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Cancer Epidemiol Biomarkers Prev. 2003 Sep;12(9):848-52.

Androgen receptor gene polymorphism and breast cancer susceptibility in The Philippines.

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University of Toronto and Sunnybrook-Women's College Health Sciences Centre, Toronto, Ontario M5G 1N8, Canada.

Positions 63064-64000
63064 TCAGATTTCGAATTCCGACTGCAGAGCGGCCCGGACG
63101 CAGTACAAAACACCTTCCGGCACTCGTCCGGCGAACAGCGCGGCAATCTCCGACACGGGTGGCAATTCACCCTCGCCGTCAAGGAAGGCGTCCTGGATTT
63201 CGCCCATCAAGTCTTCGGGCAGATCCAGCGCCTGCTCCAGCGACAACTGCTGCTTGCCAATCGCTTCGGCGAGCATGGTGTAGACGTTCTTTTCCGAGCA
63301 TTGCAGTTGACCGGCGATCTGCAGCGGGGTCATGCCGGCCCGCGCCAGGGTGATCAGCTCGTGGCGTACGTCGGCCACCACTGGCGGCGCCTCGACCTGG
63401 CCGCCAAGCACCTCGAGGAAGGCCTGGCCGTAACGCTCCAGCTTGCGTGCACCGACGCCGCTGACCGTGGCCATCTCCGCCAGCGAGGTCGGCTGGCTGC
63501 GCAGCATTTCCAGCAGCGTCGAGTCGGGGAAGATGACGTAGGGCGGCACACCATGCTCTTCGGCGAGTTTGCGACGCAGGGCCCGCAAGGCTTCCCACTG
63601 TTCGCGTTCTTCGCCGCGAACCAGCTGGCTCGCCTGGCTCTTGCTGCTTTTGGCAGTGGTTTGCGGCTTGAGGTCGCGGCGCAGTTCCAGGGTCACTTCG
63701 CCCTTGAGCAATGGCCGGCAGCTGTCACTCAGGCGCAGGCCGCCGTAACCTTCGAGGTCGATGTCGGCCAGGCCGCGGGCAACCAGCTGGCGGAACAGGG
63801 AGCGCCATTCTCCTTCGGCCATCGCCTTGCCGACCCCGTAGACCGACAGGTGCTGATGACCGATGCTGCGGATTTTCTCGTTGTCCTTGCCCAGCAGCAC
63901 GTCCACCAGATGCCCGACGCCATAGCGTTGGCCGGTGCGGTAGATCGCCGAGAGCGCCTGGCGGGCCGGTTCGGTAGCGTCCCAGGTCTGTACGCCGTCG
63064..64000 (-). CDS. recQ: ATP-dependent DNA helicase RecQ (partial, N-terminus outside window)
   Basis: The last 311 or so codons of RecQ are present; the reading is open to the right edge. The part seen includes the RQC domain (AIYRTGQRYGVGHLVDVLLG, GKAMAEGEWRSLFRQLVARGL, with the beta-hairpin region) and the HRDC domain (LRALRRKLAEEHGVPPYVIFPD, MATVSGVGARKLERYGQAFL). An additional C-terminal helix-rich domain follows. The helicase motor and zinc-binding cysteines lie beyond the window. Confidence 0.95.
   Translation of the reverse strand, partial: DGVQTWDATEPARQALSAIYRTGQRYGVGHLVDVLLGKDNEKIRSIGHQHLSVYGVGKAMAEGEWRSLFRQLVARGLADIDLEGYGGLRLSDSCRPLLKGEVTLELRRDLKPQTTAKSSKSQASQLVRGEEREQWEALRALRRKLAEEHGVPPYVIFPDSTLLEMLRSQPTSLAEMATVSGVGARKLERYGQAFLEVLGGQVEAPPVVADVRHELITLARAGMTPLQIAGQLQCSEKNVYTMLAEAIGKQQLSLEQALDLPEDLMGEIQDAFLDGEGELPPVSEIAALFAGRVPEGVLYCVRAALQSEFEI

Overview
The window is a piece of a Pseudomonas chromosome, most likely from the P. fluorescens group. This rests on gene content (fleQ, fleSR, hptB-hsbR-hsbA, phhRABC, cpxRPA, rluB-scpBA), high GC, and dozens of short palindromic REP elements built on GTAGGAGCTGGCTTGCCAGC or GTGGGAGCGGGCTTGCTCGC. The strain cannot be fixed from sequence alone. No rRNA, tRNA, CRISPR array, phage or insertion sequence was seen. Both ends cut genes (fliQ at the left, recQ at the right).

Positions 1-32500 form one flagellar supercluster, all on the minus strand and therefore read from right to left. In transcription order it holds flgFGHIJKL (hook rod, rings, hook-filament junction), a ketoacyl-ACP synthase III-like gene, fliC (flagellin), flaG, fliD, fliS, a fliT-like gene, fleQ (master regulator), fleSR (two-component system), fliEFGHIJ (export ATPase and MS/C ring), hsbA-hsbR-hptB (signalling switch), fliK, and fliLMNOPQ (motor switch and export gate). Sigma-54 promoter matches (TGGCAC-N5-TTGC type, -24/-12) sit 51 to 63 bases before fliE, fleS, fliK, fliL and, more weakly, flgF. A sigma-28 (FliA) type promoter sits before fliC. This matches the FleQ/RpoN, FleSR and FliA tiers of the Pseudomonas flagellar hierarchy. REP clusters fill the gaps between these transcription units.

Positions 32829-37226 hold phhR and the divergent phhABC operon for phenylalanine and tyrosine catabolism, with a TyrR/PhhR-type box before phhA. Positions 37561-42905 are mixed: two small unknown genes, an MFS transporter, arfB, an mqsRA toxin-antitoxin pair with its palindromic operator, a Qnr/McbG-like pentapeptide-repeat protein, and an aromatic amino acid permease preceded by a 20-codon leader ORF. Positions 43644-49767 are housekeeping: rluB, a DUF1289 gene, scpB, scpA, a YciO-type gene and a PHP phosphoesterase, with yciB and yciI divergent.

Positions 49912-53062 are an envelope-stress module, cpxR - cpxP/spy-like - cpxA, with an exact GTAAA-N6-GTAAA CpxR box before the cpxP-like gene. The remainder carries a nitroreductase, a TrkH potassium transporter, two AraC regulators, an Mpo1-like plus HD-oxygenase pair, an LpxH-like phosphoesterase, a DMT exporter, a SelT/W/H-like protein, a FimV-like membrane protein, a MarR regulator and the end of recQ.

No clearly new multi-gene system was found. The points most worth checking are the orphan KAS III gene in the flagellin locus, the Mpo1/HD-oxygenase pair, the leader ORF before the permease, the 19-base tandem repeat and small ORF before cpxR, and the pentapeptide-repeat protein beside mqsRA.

Up to one-third of women with breast cancer have a family history of breast cancer, and approximately 5% of cases are attributed to mutations in high-risk breast cancer susceptibility genes, such as BRCA1 and BRCA2. It is believed that genes of lower penetrance, but of greater prevalence, may also modulate a woman's risk of breast cancer. We studied the association of breast cancer and the trinucleotide repeat polymorphism (CAGn) in exon 1 of the androgen receptor gene (AR) in 299 cases of breast cancer and in 229 hospital-based controls from The Philippines. Women for whom the mean length of the CAG repeat allele was < or = 25 units had approximately one-half of the risk of breast cancer compared with women with a mean repeat length of > or = 26 [odds ratio (OR), 0.47; 95% confidence interval (CI), 0.28-0.8). The association with breast cancer risk was particularly strong among older women (> or = 50 years; OR, 0.2; 95% CI, 0.04-0.94). The association was also observed for the longer of the two AR alleles; there was a 5% increase in breast cancer risk for each unit increase in CAG repeat number. These findings support the theory that short trinucleotide repeat genotypes of the AR gene protect against breast cancer.

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